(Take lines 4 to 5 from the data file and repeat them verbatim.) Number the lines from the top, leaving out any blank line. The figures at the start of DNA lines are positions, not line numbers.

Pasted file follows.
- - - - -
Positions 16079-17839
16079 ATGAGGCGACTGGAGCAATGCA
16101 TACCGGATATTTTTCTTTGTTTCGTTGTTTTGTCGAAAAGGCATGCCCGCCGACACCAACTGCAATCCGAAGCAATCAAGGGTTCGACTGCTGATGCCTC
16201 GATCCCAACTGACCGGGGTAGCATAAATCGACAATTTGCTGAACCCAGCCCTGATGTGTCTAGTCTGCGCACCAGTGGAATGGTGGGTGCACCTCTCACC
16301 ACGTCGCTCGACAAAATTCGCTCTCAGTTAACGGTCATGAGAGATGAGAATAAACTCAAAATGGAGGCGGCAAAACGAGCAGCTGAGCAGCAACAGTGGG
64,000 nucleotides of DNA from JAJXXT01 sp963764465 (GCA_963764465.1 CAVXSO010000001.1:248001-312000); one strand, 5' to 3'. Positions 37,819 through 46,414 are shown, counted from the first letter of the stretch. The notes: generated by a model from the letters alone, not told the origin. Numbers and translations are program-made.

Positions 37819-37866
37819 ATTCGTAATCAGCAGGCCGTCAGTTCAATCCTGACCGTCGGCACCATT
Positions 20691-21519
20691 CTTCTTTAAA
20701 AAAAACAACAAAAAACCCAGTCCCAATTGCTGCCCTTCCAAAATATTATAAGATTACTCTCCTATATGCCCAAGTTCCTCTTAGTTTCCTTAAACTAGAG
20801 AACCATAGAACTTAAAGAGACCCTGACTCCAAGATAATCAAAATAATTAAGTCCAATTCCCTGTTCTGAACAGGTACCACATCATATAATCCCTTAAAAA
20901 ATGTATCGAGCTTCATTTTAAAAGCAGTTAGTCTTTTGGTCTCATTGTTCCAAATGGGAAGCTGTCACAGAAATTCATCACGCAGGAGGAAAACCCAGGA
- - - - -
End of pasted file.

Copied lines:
16201 GATCCCAACTGACCGGGGTAGCATAAATCGACAATTTGCTGAACCCAGCCCTGATGTGTCTAGTCTGCGCACCAGTGGAATGGTGGGTGCACCTCTCACC
16301 ACGTCGCTCGACAAAATTCGCTCTCAGTTAACGGTCATGAGAGATGAGAATAAACTCAAAATGGAGGCGGCAAAACGAGCAGCTGAGCAGCAACAGTGGG